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Medicaid expansion decreased racial disparity in cancer care, study shows

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Nurse Caitlin Fanning (left) inserts an IV for Judith Bernstein’s chemotherapy at the Fox Chase Cancer Center in Philadelphia. File

States that accepted federal money to expand eligibility for the low-income Medicaid program are seeing improvements in cancer care disparities between white and black patients, according to a recent study. 

“When people have access to proper health care ... they are going to have better health outcomes than people who didn’t have this access," said Dr. Marvella Elizabeth Ford, the associate director of population sciences and cancer disparities at the Medical University of South Carolina's Hollings Cancer Center.

Flatiron Health, a health care technology company, collaborated with investigators at Yale University and recently asked researchers to look into what percentage of nearly 20,000 patients received chemotherapy within a month of a cancer diagnosis. 

More than 11,000 were in states that chose to expand Medicaid — an optional provision of the Affordable Care Act.

In states that did not expand, the study found there was a nearly 5 percentage point difference between white and black patients who received chemotherapy within a month of their cancer diagnosis. 

In states that did expand, the difference drops to a 0.8 percentage point difference between the two races. 

“Many studies have described racial disparities that exist in cancer care, but few have shown what types of interventions improve health equity,"  Dr. Amy J. Davidoff, the study author and the Senior Research Scientist in Health Policy and Management at the Yale School of Public Health, said in a press release.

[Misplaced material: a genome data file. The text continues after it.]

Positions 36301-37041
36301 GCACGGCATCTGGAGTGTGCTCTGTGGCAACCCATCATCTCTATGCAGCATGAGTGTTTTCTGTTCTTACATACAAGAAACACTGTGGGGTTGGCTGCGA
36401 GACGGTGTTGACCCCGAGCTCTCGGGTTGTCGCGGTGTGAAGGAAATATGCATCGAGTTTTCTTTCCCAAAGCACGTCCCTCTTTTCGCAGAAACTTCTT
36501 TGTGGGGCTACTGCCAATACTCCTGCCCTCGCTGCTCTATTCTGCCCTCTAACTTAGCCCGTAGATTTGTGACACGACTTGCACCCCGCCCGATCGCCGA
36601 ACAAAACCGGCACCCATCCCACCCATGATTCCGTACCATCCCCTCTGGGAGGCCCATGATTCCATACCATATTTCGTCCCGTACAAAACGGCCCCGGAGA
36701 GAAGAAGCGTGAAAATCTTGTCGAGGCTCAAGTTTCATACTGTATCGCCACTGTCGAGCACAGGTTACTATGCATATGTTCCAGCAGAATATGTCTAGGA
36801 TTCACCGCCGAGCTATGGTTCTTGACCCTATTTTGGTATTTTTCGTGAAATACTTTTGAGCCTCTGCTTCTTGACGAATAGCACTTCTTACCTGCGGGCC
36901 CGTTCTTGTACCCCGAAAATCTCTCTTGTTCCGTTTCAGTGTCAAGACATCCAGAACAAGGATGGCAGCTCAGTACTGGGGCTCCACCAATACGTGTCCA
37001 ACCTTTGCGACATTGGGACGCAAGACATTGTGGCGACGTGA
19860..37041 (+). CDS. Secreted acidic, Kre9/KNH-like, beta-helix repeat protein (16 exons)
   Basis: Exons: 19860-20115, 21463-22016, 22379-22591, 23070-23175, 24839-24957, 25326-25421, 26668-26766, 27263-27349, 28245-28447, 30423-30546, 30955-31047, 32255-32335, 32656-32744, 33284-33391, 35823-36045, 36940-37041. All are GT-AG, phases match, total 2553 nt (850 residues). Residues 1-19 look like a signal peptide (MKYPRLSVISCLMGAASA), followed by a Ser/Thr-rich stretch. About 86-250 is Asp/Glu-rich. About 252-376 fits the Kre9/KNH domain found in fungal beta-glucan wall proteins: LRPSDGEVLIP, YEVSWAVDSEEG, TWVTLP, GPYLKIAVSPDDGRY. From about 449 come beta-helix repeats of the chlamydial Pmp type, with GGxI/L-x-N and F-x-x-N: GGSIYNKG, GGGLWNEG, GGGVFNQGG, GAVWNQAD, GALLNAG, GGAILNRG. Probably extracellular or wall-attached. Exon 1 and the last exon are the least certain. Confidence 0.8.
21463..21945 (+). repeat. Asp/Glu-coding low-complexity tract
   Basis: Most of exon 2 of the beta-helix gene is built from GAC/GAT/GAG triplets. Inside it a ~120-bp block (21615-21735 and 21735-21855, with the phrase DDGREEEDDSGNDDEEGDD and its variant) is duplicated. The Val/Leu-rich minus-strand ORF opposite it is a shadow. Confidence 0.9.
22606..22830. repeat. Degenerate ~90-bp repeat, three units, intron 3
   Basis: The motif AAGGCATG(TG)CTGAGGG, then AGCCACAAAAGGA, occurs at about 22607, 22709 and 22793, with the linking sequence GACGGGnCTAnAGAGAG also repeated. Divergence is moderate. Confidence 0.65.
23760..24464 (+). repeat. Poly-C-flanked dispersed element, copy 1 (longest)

"We now have evidence that Medicaid expansion can mitigate certain health disparities." 

Ford said that while the findings aren't surprising, the implications are unfortunate. With chemotherapy, she explained, timing is often an important factor. 

“If you delay that time of initiation ... it can reduce the effectiveness of the treatment," she said. 

In an article published by STAT, researchers emphasized that the study participants were a snapshot of all white and black patients who were in Flatiron's system. 

Ford explained past studies that have shown similar results. A 2017 study by Health Affairs found that Medicaid expansion led to increased health care access for Americans who were unemployed or live in a low-income household.

Another study found that Medicaid expansion narrowed disparities among whites, blacks and Hispanics

Dr. Saundra Glover, the director of Institute for Partnerships to Eliminate Health Disparities at the University of South Carolina, said she and her colleagues expected to see results like the Flatiron study. Access to health care services, she explained, plays a big role in health outcomes.

She said she hopes to see more studies on all aspects of health, not just cancer. When that happens, she said she anticipates similar disparity-erasing results.  

“I certainly think that this is preliminary evidence that the expansion results in positive outcomes," she said. “This would have a significant impact on South Carolina.”

South Carolina is one of 14 states that has chosen not to expand Medicaid, according to the Kaiser Family Foundation. The Centers for Disease Control and Prevention ranks South Carolina as having the 11th highest cancer death rate among all 50 states. 

Ford explains that since there is a large portion of SC that is economically disadvantaged, that impacts health outcomes, too. 

“The geographic disparities affects all of us," she said. “Some of us may be buffered by income.”

Health care affordability is important, she explained. But she believes a conversation on coverage and Medicaid expansion is just step one. 

“I can just say the data speaks for itself.

“Insurance alone can’t address all of the issues," she said, "but it’s a large component."

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Reach Jerrel Floyd at 843-937-5558. Follow him on Twitter @jfloyd134.